Frameline 34, this year's San Francisco International LGBT Film Festival, presents some of the best quality celluloid treats in years. The range of films screened for the press before the festival revealed some that should be seen even if there is a crush. And if they are missed they should be seen in theaters when shown commercially.
The opening night film "The Secret Diaries of Miss Anne Lister" had something to offer for a wide range of tastes. Revelations included lesbian and contemporary women’s sexuality without apology in Regency era England, women living free from the domination of men, and a country setting instead of the usual stuffy London environment of British period pieces.
Frameline executive director K.C. Price, "The Secret Diaries of Miss Anne Lister" producer L. Mark Bentley, actress Maxine Peake, director James Kent, producer R. Nick Kent, and Frameline festival director Jennifer Morris
The filmmakers and star were charming and generous with their time in the pre-show Green Room setting, in contrast with the anti-Israel protesters outside. They chanted loudly and pounded on drums and seemed uninterested in explaining their viewpoints, though they had some flyers to hand out.
On the other side of the street barriers lesbians from the Jewish Community Federation and Congregation Sha'ar Zahav engaged passersby in conversations that included media reports about the Turkish radical group on one Gaza blockade-running ship who attacked Israeli soldiers with lethal weapons. And they explained that Israel is the only Middle-Eastern country with an openly LGBT military and government officials, and that LGBT Americans and locals must hide their orientations in Gaza and the West Bank.
Frameline’s opening night party was in Golden Gate Park at the San Francisco Botanical Garden Society. Considering the multiple complaints about the "obscure location" and the buffet fare, a lot of patrons found their way out there and many went back for seconds of Fuzio pork sliders.
The Regency theme was engaged by wondrously costumed models from Dark Garden Apparel, and "Baby Jane?" star J. Conrad Frank was the striking fashion statement for the party and most of San Francisco that night.
The "Curious Thing" short films were all very good and one was brilliant with its treatment of the perennial problem of straight and gay best friends veering emotionally toward a relationship crisis. This year’s "Fun in Girls’ Shorts" were more satisfying than the men’s program and the international men’s shorts. "The Golden Pin" Asian shorts were realistic, true-to-life experiences brought masterfully to the screen.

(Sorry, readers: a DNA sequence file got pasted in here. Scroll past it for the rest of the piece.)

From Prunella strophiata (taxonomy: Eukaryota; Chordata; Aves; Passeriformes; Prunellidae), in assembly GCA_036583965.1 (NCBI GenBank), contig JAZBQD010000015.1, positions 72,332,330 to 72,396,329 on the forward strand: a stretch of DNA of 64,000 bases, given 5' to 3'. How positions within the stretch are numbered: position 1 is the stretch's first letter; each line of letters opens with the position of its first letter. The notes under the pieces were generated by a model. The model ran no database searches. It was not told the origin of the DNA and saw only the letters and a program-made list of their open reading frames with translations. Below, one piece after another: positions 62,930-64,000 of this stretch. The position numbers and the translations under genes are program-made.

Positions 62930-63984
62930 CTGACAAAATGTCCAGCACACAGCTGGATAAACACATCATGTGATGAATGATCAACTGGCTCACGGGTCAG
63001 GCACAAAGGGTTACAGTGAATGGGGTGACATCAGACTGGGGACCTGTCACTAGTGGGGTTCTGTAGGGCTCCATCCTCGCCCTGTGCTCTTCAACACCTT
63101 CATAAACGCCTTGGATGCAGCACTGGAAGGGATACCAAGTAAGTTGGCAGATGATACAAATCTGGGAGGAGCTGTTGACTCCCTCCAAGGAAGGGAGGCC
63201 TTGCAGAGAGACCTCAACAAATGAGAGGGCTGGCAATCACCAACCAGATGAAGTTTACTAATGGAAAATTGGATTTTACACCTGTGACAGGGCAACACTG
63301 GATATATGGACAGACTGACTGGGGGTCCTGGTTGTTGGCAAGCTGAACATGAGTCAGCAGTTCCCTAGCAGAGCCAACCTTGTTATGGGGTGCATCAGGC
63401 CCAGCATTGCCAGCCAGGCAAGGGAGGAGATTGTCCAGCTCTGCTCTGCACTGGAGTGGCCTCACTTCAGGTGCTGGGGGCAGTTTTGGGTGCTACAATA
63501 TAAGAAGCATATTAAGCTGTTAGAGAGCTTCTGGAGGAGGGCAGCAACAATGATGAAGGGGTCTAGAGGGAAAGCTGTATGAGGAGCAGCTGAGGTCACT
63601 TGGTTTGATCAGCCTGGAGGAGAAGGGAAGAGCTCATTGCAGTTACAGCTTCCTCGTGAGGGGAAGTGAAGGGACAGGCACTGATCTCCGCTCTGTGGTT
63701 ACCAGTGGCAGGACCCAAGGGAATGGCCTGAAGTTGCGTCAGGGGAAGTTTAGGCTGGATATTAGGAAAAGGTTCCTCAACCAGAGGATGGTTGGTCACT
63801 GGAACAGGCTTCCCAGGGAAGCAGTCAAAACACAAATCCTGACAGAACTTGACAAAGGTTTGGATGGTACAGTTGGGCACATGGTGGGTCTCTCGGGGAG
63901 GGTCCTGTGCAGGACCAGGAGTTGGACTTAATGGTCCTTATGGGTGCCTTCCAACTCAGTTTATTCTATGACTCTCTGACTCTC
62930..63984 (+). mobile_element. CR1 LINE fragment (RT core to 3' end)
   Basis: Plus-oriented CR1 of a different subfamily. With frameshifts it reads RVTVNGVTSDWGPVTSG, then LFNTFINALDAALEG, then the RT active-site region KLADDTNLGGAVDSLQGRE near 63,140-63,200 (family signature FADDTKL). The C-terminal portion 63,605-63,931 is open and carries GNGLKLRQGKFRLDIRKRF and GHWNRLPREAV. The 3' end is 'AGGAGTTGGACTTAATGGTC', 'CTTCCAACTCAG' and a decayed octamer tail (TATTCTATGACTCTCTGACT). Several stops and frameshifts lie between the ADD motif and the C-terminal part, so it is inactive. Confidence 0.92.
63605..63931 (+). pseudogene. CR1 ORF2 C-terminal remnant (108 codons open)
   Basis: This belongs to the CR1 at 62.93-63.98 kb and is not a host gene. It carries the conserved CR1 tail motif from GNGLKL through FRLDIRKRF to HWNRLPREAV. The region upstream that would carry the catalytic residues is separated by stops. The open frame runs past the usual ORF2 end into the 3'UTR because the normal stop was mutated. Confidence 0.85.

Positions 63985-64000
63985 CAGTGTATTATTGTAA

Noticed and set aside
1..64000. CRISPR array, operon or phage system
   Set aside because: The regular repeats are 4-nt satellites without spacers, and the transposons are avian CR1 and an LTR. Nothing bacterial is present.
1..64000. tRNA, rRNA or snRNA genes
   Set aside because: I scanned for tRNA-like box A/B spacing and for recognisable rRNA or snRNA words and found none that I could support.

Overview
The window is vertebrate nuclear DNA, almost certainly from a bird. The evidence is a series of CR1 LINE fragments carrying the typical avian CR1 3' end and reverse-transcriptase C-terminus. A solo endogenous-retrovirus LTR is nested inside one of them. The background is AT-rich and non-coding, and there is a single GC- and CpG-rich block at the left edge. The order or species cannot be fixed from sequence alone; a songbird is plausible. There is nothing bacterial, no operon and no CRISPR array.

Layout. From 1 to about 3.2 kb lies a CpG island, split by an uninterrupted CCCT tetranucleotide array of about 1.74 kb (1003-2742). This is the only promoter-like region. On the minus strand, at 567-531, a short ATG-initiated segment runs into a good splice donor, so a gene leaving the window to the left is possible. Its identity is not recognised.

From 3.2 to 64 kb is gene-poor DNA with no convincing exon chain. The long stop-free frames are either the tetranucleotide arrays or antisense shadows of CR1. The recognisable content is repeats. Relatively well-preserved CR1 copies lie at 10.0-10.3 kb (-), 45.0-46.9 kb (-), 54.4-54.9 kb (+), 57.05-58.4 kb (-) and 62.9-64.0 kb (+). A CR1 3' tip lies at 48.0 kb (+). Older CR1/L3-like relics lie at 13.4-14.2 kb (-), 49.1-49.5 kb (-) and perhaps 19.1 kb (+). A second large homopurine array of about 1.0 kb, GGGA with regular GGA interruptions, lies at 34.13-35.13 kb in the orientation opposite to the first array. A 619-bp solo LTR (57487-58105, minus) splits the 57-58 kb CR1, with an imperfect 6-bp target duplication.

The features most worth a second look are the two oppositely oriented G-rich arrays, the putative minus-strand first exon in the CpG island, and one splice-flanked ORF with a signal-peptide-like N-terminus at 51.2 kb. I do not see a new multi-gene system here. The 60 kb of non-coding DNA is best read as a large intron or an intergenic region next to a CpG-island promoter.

Of all the documentary films, "Uncle Bob" was the most innovative. Where else could a film subject’s relative be seen baring his emotions and body continually and with such power, and also channel someone so convincingly? This journalist knew Robert Opel, the subject, well and he would have been proud of his nephew’s creation.
"Children of God, "The Consul of Sodom," and "The String" are spellbinding, beautifully crafted films about gay men who will not accept a hidden, down-low position. Amazingly, "The String" is from Tunisia — not known to be a gay-friendly country.
Director Cheryl Dunye has done it again with her amazing, multi-layered and textured "The Owls." She guided a large diverse cast in one of the festival’s most unusual tableaus.
"8: The Mormon Proposition" is sure to unleash another spasm of hatred toward the Latter Day Saints — as guests packed into a house party in the film’s honor at the home of attorney Dave Tsai agreed.
When creative genius Bern Boyle founded what was to become the Frameline Festival 34 years ago, he could not have imagined the huge crowds and dozens of films, which is a world of difference from him and his friends’ videos listed on a single mimeographed page of paper. But the excitement then is echoed now, just immensely larger.